P.S., Plague is actually caused by a bacteria, Yersinia pestis, that lives in the blood and other bodily fluids of fleas, rodents, and other mammals.
March 16, 2012
We have another new sighting for the North Campus. A California ground squirrel has been spotted using the opossum den located underneath one of our Museum sheds. So far it seems that both the opossums and the squirrels are sharing the space!
Sam Easterson's camera trap captures the first image!
This is what Jim Dines, our Mammalogy Collections Manager, has to say about them:
The California ground squirrel, as its name suggests, is common throughout California as well as the rest of the western U.S. Scientists know this rodent as Otospermophilus beecheyi (formerly known as Spermophilus beecheyi). They are diurnal (active during the daylight) and, like other ground squirrels, live in burrows that they excavate or take over from other animals. Our ground squirrel has apparently moved into a den built by an opossum.
Ground squirrels eat seeds, nuts, and a variety of other plant material, as well as insects and handouts left by humans. Since they also invade gardens and cultivated areas, California ground squirrels are commonly regarded as pests. Their extensive burrow systems can be very destructive. They are also a host to fleas that can carry plague, so pose a health risk to humans and their pets. Rattlesnakes are one of the main natural predators of California ground squirrels and the squirrels have developed an interesting defense mechanism: the ground squirrels will eat the shed skins of rattlesnakes and then lick themselves and their young, thus covering themselves with rattlesnake scent and confusing a potential rattlesnake predator into thinking it is merely smelling another rattlesnake. Pretty sneaky, eh?
The California ground squirrel has a fairly bushy tail so is sometimes mistaken for the Eastern fox squirrel (a tree squirrel), but has different colored fur and retreats underground instead of up into a tree.
Watch Sam accidentally startle the squirrel into the den!
January 5, 2012
Last Friday two Indian walking sticks, Carausius morosus, mysteriously showed up inside the Museum! They didn't escape from the Insect Zoo (we've never kept this species of walking stick before), and we haven't been able to find out exactly how they got here. What we do know is that the insects were discovered after a visitor felt one "fall" on his arm, and then promptly reported it to a staff person.
One of the Indian walking sticks found in the Museum!Indian walking sticks, a.k.a. laboratory walking sticks, are one of the most common walking sticks around. They are often kept as pets and classroom teaching tools, and their eggs can even be purchased on eBay for fish food! Surprisingly these insects have recently established themselves in our area through inadvertent or purposeful introductions. How does one inadvertently introduce stick insects into the environment?Indian walking sticks can reproduce parthenogenetically, that is without sexual reproduction. Therefore females can produce eggs regardless of the presence of males. The eggs are very small, about 3mm in length, and look a lot like tiny stones. Female sticks lay their eggs by dropping them directly to the ground, where they accumulate in the leaf litter. When they are in captivity, fecal material, partially chewed leaves, and eggs accumulate very quickly at the bottom of walking stick enclosures. To keep the insects clean and safe it is important for owners to clean this material out on a regular basis. For the untrained stick keeper, it is very easy to inadvertently discard eggs. Often this will be directly into the trash, or maybe even into the backyard compost pile. Paired with purposeful introductions, "I can't keep this pet anymore, I'm sure it will be better outside," is it any wonder that these insects have established themselves in numerous areas around Los Angeles?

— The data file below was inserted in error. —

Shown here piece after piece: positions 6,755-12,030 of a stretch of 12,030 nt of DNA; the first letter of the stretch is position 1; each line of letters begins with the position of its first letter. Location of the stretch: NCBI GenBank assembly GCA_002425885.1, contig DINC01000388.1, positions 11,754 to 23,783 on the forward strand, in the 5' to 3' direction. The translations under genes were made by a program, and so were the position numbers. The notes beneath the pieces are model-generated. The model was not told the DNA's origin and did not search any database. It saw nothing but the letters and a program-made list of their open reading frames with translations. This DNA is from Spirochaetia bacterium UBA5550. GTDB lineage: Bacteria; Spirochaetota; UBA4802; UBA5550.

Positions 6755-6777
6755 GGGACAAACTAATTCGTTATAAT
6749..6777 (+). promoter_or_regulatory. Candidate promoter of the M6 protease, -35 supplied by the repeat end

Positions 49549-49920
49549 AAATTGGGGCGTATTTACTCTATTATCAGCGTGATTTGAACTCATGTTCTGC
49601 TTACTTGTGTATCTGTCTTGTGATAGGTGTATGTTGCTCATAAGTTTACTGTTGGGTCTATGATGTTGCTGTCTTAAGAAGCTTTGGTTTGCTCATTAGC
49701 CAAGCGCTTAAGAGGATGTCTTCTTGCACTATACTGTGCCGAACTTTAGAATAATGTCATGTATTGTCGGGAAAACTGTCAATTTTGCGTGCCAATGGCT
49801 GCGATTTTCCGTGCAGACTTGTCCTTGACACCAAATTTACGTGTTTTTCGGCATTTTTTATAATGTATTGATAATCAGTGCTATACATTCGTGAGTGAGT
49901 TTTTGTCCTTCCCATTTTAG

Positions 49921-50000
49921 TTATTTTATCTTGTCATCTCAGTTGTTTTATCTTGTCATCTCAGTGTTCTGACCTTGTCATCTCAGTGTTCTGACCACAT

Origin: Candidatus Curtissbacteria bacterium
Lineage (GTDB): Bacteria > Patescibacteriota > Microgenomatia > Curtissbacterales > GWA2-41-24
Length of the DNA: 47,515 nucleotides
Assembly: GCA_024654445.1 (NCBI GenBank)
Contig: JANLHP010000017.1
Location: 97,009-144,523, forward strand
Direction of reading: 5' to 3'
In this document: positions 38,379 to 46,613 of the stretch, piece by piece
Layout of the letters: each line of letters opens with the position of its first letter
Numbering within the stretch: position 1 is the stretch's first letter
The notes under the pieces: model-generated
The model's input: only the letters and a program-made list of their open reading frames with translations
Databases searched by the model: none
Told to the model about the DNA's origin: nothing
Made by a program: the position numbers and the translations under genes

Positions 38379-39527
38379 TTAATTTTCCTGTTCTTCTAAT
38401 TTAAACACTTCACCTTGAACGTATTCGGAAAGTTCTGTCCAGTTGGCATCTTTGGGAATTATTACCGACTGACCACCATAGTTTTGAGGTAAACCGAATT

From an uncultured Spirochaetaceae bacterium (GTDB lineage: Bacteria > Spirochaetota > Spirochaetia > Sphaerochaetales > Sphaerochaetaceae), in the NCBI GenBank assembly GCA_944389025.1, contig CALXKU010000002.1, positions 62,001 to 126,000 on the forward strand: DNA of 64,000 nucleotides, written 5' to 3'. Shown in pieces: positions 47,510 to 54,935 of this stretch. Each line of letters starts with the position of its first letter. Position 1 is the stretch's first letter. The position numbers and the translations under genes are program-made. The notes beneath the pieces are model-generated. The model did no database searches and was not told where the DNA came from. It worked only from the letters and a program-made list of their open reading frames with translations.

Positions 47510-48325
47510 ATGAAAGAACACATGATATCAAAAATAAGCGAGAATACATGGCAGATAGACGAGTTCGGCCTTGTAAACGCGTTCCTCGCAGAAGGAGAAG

Indian walking stick eggs (photo courtesy of Dr. Arakelian)According to Dr. Gevorak Arakelian, Senior Biologist in the L.A. County Department of Agricultural Commissioner, Indian walking sticks have recently been downgraded from a B rating to a C rating. This means that they aren't viewed as serious pests that need to be eradicated. However, for gardeners and the nursery industry these insects can still be troublesome. They eat a wide variety of landscape plants including rose, bramble, camelia, hibiscus, geranium, oak, and English ivy (the list goes on). Next time you find mysterious chew marks on your rose bush, take a closer look and see if you can find a walking stick hiding nearby.For more information check out Dr. Arakelian's Indian walking stick fact sheet.
December 16, 2011
Last week, while I was away in Costa Rica finding amazing bugs of all varieties, Sam's camera trap discovered a new species of mammal for our North Campus list!
Raccoon found under bridge in North CampusOpossums, squirrels, dogs, and cats have all been spotted in the North Campus since we planted the space, but until recently we had only suspected that raccoons were part of that mix too. Raccoons, Procyon lotor, are common urban mammals often found in the urban core. These nocturnal mammals are notorious for destroying new lawns as they try to reach the tasty grubs and other insects that come to the surface after heavy watering. They are clever little creatures and will neatly roll up the new turf to get to the tasty invertebrate morsels they are craving. Another pestiferous trait is their proclivity for dumpster diving. They can often be heard in the middle of the night knocking over trash cans and tearing into trash bags, looking for leftovers and other edible waste. Of course, the raccoons are not dumb; they want an easy meal! They'll bypass all the aforementioned nonsense if there's easily available free food—a.k.a. Fido's pet chow!
Raccoon stealing Amy's pet chow!About a month ago, I met Amy at the Green Festival at the Los Angeles Convention Center. I had a raccoon pelt with me which prompted her to tell me about the raccoons that vist her front yard every night in downtown Long Beach to eat her pet's food. One night Amy decided she would try and foil the raccoons and put the pet chow in a sealed rolling container. However, the raccoons weren't having their free dinner taken away. They actually figured out how to open the container (even rolling it down the stairs) and gorged on the hidden food!
Something's been searching for bugs!Luckily there's no pet chow to be had in the North Campus, but they're obviously finding plenty of food here. I'm pretty sure the raccoons are responsible for the many small divets I've seen in the mulch, as this is where the grubs and other insects are hiding. Mmmmmm tasty!